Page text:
If your relatively new vehicle has turned out to be a lemon, your frustration may have transitioned to hope upon learning that California’s Lemon Law protects consumer rights in the automobile industry by requiring a vehicle manufacturer to replace or reimburse you for a vehicle with a severe defect or problem that started during its warranty period, which, after a reasonable number of attempts, the manufacturer has been unable to fix.
Navigating through the process of filing a claim, negotiating a settlement, potentially arbitrating a claim, and even bringing a case to trial, can be overwhelming. An experienced California lemon law lawyer can assist and guide you through all the requirements and nuances to help you achieve the best result possible.
However, even when a settlement negotiation is successful and a consumer is offered full reimbursement for the amount they are legally entitled to, vehicle owners are sometimes surprised and disappointed that the amount they are entitled to is less than what they paid for the defective vehicle. The reason for this discrepancy is an allowed mileage offset to account for your use of the vehicle before the defect or problem started.
Is it legal for the manufacturer to reduce the payment for mileage offset?
Yes. Under California’s Lemon Law, vehicle manufacturers are entitled to offset or reduce the amount paid to a vehicle’s buyer based on the amount attributable to the buyer’s mileage before the first time the buyer delivered the vehicle to the manufacturer, distributor, or authorized repair facility to fix the defect.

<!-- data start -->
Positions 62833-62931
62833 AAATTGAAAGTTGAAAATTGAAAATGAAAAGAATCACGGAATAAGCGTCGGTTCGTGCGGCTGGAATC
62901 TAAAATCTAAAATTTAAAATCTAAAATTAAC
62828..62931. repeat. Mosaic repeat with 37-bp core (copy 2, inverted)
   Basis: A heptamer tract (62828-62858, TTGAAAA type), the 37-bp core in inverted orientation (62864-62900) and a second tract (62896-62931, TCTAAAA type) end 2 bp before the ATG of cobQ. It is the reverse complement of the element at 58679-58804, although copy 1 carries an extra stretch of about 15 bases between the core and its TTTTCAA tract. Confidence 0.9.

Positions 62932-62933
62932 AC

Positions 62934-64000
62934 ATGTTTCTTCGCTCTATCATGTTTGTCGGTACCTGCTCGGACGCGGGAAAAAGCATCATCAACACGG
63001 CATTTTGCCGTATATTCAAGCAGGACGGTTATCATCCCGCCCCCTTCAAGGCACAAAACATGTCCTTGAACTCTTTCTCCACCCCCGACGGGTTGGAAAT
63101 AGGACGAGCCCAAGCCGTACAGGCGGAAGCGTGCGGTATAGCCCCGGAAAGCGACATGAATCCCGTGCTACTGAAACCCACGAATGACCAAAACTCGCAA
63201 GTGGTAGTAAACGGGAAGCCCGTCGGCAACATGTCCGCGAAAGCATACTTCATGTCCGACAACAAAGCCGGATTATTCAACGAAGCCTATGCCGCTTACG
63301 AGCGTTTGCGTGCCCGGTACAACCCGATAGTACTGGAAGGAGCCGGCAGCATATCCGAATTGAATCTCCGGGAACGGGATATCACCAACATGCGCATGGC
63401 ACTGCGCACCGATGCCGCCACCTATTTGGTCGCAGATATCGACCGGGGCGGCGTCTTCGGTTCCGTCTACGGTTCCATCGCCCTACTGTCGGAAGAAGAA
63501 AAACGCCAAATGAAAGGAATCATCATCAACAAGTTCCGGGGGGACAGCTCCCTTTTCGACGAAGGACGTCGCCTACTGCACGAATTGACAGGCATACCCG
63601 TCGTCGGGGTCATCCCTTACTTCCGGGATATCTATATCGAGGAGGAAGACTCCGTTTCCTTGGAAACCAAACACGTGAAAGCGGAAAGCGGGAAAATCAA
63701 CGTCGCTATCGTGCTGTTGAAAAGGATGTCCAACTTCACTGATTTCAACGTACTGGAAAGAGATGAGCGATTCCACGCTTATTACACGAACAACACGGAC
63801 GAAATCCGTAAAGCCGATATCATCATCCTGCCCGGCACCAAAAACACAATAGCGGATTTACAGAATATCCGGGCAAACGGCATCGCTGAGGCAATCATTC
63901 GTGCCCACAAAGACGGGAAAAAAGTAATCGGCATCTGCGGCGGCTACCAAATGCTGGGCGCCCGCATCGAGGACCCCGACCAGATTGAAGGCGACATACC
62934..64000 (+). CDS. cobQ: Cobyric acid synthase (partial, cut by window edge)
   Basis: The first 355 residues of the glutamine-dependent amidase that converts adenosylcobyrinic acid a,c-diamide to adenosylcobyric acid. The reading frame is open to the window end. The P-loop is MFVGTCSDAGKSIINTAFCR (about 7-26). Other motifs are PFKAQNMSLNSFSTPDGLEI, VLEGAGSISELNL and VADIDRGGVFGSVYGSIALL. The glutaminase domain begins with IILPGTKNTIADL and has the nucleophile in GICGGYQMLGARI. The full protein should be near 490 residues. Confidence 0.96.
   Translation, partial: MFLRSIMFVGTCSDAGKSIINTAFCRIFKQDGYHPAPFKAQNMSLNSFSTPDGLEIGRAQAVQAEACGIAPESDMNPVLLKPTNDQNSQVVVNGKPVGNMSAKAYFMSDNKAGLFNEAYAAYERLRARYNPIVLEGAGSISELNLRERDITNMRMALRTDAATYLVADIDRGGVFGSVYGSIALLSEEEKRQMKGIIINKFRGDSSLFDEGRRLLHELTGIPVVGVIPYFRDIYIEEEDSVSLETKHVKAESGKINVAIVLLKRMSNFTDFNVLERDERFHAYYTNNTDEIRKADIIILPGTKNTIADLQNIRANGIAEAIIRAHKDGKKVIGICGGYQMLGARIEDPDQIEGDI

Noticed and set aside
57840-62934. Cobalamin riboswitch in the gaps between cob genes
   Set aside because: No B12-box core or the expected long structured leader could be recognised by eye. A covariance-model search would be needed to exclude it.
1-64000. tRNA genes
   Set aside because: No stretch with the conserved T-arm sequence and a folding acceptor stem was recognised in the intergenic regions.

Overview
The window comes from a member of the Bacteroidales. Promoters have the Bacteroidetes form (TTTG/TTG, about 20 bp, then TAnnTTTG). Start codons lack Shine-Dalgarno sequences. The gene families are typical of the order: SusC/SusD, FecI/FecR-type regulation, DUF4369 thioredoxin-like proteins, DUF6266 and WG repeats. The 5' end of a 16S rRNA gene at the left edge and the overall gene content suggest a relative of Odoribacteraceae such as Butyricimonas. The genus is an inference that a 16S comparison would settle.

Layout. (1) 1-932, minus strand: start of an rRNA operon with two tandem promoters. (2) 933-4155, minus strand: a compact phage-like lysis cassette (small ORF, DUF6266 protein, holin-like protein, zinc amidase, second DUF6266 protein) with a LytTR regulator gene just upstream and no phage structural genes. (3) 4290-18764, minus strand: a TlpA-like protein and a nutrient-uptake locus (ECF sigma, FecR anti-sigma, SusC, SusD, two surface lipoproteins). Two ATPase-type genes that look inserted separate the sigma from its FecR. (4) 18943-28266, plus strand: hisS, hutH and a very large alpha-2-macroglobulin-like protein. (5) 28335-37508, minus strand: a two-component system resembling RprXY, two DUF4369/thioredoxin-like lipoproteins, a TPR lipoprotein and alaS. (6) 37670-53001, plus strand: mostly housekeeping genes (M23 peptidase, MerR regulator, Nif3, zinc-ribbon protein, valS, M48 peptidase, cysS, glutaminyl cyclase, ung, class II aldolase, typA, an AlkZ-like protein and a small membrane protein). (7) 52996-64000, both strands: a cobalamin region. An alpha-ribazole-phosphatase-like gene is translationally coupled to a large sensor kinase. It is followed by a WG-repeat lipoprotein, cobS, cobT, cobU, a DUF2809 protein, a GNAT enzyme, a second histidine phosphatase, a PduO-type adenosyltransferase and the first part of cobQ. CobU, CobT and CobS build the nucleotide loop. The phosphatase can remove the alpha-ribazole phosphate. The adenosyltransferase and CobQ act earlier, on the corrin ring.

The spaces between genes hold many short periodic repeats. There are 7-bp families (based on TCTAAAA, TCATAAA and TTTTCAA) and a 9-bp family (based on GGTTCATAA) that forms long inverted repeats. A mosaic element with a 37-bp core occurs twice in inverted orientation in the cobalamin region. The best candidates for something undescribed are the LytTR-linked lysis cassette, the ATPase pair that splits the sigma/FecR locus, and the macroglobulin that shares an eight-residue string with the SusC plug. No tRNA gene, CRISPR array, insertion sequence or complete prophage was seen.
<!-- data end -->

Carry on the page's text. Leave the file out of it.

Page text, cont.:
How is the mileage offset calculated?
The amount paid to a vehicle’s buyer by the manufacturer cannot be determined arbitrarily and may only reflect the mileage you put on the vehicle from the time you purchased it to the time you first brought it in to be repaired. This is a set formula and the mileage offset may not be more than that amount.
For example, if when you purchased your brand-new car, there were 100 miles on it and at the time you brought your defective lemon into the authorized dealership service center, there were 1,000 miles on the vehicle, the manufacturer would be entitled to reduce the amount they pay you on your lemon law claim to offset those 900 miles only.
What should you do if the manufacturer is trying to reduce your payment by more than the allowed mileage offset?
If you believe that your vehicle’s manufacturer is trying to reduce the amount paid to you by more than the allowable mileage offset, you should contact an experienced California lemon law lawyer right away. Without the representation of an attorney, the car manufacturer may try to take advance of you and drag out your claim to avoid paying you the amount you deserve.
At Lemon Law Auto Fraud, our California lemon law lawyers have obtained favorable results for our clients in over 99% of claims. Do not go it alone—call us today at (888) 536-6628 for a free consultation.